Tuesday, January 23, 2007

The Narrative Context of Paul's Teaching to the Hebrews

One comment that has always plagued me on composition papers is my utter lack of examples. Perhaps ther reason is that too many examples in other people's writing bore me. Too many nonfiction books written these days for the general reading audience can be condensed into a few paragraphs. That's all I need. Instead, what I find are books of seemingly endless anecdotes as though such accounts constitute proof that the conclusions are true. Certainly, the use of storytelling can be persuasive. However, it lends itself to the current state of anti-intellectualism in which our ideas are propogated.

That said, there is a place for narratives.

Textual critics of the Bible have as their purpose the undermining of the foundation of orthodox Christian doctrine. However, nearly all such theology is derived from the historical narrative of the Bible. Often the Pauline theological applications, gospel accounts, pre-Mosaic narratives and a key prophet or two is generally held under the highest scrutiny. The part of the Bible most left unadulterated by the foolish speculations of the textual critics are the bulk of the narrative.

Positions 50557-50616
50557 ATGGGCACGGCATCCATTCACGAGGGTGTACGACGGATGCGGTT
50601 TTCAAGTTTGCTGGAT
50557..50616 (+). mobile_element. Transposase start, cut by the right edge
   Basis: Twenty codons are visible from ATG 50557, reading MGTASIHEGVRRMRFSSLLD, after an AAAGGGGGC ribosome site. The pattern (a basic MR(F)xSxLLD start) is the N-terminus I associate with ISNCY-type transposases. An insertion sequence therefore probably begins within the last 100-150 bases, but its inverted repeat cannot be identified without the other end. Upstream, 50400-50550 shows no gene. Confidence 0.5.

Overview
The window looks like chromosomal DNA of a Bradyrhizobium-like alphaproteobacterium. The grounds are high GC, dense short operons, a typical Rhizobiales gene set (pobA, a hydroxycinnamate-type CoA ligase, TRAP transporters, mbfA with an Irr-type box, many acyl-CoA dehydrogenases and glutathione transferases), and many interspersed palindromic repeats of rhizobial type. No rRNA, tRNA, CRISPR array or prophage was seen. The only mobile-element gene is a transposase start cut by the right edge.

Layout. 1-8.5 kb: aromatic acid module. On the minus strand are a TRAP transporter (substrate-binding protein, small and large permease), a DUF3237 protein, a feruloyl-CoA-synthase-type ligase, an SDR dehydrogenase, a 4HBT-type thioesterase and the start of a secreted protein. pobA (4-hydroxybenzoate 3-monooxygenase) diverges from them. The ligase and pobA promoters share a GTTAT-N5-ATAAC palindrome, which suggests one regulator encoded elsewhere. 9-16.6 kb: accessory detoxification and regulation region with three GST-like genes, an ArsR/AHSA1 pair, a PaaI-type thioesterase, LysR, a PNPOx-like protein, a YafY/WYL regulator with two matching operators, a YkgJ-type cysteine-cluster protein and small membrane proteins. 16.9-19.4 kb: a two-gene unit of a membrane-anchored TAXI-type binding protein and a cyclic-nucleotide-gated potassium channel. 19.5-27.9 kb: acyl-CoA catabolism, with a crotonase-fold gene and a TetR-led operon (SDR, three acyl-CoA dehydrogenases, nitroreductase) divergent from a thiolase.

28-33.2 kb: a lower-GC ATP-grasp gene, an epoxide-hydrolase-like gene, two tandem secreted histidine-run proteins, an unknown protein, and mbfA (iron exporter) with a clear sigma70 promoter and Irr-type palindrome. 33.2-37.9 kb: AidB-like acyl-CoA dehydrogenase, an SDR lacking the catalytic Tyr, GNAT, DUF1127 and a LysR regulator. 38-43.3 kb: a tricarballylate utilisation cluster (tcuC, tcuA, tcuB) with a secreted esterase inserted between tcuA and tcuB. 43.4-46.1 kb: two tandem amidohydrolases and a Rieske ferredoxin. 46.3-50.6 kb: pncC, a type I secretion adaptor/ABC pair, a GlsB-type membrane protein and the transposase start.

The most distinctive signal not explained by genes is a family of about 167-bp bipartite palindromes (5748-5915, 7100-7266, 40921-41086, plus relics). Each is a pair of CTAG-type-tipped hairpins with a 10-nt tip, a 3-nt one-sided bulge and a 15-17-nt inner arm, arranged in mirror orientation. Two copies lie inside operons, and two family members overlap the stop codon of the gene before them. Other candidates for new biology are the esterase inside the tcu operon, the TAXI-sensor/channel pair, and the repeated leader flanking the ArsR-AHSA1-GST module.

Hebrews, like many other Pauline texts, contains extensive references to the Hebrew scriptures. The quotes here are usually from the prophets, but the prophets and their prophesies are found in the historical narrative which lend itself hansomely to appropriate context. The Jews to whom Paul wrote would have understood this.

God, however, doesn't offer anecdotal evidence as proof of the the claims made through Paul's teaching. Instead, the history provides incontrovertible substance within which the narrative of God's redemption of His creation through Christ plays out. Therefore, history is not a mere example, it itself constitutes the revelation of Christ. In turn, God's prophets within the historical context spell out the revelation for us.

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